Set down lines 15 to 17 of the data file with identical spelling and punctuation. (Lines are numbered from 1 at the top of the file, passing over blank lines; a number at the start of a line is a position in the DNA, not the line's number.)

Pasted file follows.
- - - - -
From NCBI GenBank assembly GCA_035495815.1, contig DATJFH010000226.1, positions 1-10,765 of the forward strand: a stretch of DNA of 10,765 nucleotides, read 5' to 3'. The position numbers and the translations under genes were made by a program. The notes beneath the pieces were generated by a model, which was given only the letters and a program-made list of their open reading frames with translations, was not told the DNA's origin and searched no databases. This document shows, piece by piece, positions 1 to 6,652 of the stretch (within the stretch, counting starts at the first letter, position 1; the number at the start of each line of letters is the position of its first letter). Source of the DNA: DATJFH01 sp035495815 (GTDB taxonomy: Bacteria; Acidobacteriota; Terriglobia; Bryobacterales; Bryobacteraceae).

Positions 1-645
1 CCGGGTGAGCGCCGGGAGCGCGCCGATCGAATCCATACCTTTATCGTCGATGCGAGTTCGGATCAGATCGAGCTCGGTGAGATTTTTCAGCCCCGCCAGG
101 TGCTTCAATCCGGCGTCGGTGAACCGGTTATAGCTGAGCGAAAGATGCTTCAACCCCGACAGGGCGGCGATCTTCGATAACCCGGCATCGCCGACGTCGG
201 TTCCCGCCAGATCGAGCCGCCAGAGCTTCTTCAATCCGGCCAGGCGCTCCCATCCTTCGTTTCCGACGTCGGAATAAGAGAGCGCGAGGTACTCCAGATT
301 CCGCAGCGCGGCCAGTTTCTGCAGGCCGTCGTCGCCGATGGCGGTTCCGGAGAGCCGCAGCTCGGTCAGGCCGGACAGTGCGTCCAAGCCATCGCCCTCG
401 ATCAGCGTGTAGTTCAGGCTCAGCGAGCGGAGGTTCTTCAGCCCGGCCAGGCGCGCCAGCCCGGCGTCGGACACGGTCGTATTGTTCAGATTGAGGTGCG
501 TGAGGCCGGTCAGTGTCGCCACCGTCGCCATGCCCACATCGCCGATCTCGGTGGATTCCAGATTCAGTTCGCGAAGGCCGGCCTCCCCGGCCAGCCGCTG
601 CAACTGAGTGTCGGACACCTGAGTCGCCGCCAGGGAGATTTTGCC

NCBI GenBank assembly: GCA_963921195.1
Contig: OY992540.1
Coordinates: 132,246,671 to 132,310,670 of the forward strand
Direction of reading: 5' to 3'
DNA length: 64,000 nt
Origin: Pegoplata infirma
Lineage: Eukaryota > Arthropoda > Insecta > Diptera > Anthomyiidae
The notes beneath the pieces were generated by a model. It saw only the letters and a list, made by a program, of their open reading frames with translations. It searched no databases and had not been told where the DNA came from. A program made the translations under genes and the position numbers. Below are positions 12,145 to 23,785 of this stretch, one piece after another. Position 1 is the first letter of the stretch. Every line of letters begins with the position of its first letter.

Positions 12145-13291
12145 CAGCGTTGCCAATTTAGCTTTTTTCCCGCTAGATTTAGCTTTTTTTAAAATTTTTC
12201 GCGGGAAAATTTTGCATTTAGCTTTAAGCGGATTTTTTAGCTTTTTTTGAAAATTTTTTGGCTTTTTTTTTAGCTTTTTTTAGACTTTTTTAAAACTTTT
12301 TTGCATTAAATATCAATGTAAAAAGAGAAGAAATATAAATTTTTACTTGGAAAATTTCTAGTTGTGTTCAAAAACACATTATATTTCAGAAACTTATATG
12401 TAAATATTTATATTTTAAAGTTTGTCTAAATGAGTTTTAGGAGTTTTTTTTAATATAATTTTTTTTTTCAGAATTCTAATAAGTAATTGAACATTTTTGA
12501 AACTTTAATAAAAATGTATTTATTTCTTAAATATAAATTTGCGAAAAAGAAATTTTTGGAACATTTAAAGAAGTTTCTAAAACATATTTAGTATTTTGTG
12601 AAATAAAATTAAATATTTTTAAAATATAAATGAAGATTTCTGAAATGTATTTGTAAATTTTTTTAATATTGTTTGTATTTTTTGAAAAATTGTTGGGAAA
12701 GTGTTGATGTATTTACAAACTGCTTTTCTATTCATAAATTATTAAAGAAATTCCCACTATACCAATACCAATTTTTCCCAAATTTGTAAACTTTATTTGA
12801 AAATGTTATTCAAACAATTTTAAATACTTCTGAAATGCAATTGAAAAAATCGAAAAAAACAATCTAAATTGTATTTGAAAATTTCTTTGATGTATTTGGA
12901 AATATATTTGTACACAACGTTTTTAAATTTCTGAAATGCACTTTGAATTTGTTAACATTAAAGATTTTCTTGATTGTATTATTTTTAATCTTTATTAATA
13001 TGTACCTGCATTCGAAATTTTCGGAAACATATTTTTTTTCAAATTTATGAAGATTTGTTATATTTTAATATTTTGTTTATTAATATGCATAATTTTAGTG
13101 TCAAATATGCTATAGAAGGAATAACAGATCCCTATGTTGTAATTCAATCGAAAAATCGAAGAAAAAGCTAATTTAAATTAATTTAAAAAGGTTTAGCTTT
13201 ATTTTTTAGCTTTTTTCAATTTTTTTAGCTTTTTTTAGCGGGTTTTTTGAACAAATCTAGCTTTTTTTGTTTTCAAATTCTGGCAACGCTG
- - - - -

Origin: Pegoplata infirma
Lineage: Eukaryota > Arthropoda > Insecta > Diptera > Anthomyiidae
The notes beneath the pieces were generated by a model. It saw only the letters and a list, made by a program, of their open reading frames with translations. It searched no databases and had not been told where the DNA came from. A program made the translations under genes and the position numbers. Below are positions 12,145 to 23,785 of this stretch, one piece after another. Position 1 is the first letter of the stretch. Every line of letters begins with the position of its first letter.